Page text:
Artificial Intelligence and Financial Planning

Artificial Intelligence has been around for decades, but it is now demanding more and more of our attention. Without question, this technology holds tremendous promise for our ability to create more and more sophisticated computer programs; indeed, this potential is driving much of the current pricing activity in the financial markets, with companies such as chipmaker NVIDIA, Meta, Inc. (formerly Facebook),, and others receiving increasingly high valuations because of their investment in and use of AI technology.

On the other hand, much has been written about the “existential risk” to humanity that AI poses (think original Terminator movie): its potential to replace many existing jobs and even the possibility that the technology could usurp its creators (think Matrix). On the more positive side, AI also has the potential to aid researchers in finding cures for previously untreatable medical conditions, powering better solutions in customer service and computing, and making possible many other advances that could benefit from its advanced analytical capabilities.

But there is one thing for certain: for all its tremendous potential, AI cannot accurately predict the future.

Certainly, AI is changing the landscape of financial planning and advice, providing more powerful engines to crunch historical data to try and make some predictions about the future.  It is quite interesting to think that computers today can assemble all the known trading data of the stock market and analyze it in a second to provide some “educated guesses” about stock prices and returns. Not only that, but algorithms can be written to express the risk of external events such as earthquakes, droughts, wars, etc. The power of AI in the financial services world continues to evolve in many areas of planning.

But when we return to the basics, the question we always hear is the universal one:  “Am I saving at a high enough rate to make sure I have enough to retire on?”  Financial planning requires an array of assumptions to determine if someone is saving enough for retirement.  Some of these can be controlled, but most are not.  Factors needed to evaluate if a client is on target include inflation, investment rate of return, income increasing over time, and expenses moving up and down during one’s lifetime.

The question is: “What is enough”?  “Enough” is presented in the context of what you will spend during your lifetime and in retirement.  When will you start?  When will it end?  Will you spend like a miser, like a sailor on shore leave, or somewhere in between?  The answer to the question is an easy one when looking in the rear-view mirror, but you really will not know until you get to the end.  And as the boxer Mike Tyson once said: “Everyone has a plan until you get punched in the face.”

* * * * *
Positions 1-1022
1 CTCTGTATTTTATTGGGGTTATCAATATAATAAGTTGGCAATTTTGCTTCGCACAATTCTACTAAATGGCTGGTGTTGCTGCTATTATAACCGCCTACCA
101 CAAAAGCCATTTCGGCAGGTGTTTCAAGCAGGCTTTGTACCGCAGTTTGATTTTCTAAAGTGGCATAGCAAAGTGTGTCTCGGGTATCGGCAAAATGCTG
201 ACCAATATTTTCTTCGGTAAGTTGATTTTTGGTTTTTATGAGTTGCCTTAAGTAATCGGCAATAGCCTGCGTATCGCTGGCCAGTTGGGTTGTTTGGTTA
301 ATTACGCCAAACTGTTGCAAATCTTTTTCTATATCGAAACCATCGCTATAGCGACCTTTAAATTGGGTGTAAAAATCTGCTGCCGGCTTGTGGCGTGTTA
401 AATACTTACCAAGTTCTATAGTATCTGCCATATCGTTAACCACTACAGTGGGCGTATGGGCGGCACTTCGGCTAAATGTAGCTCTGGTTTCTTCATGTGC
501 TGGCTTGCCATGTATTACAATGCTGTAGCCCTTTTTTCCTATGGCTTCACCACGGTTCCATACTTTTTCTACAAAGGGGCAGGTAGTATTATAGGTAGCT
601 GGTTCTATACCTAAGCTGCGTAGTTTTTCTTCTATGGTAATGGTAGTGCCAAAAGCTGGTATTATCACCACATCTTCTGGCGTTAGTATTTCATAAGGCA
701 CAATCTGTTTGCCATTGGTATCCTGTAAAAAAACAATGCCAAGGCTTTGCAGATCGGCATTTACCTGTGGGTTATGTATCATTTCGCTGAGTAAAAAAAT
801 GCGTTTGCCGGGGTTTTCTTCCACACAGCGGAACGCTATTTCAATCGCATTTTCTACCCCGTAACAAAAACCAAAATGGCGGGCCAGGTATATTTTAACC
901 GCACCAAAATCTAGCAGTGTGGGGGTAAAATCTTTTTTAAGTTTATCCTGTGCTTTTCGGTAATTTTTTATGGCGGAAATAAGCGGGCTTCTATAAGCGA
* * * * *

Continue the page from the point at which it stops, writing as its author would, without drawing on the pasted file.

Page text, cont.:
The existential question that AI cannot answer, nor can we, is: “When are you going to miss the breakfast bell”?  When will a life event arise, such as a sudden illness or an unexpected death?  We have actuarial tables that tell us approximately when we should die, but no one can be sure.  So many unknown and uncontrollable variables and unforeseen circumstances exist that, even if you were to ask Chat GPT, “When will I die?” it will give you the following answer: “I can’t predict individual lifespans or provide medical advice.  It’s important to focus on living a healthy lifestyle and seeking professional medical guidance for any concerns about your health or mortality.”

AI will improve a great many things in our lives. It will, undoubtedly, be able to increase our life span by helping us lead healthier lives.  That is a good thing.  It will help us analyze financial data used in planning to adjust portfolio allocations to optimal levels given certain inputs by our clients and to run millions of “what if” scenarios to help us make better decisions.  Regardless of its power, however, it cannot answer the existential questions about the future.  Therefore, in the absence of future knowledge, we can assume certain variables that help increase our chances of leaving this earth with money still in the bank.  Those variables are time-tested:  Start saving early; control the things you can control in your investment portfolio (expenses, amount you save, risks taken, and the amount of time you must invest); and spend within your means.

Even if you asked Chat GPT about the basics of saving for the future, the answer would be similar to what we have outlined.  And why should it be any different?  All Chat GPT and AI are doing is assembling human knowledge and trying to apply it to questions it is asked. It can spit out the answer quicker than we humans but cannot replace the human element.

Your financial advisor has something AI will never have: empathy.  This is the ability to sense other people’s emotions, coupled with the ability to imagine what someone else might be thinking or feeling. And that is the reason why AI will not replace your financial advisor anytime soon, but rather enhance the information and advice used to collectively make planning decisions.

JFS Wealth Advisors is a fiduciary financial advisor and wealth manager. We utilize technology to help us guide our clients in making decisions and developing financial strategies that can allow them to achieve their most important financial goals. To learn more, visit our website to read our article, “10 Years from Retirement? What to Do Now.”

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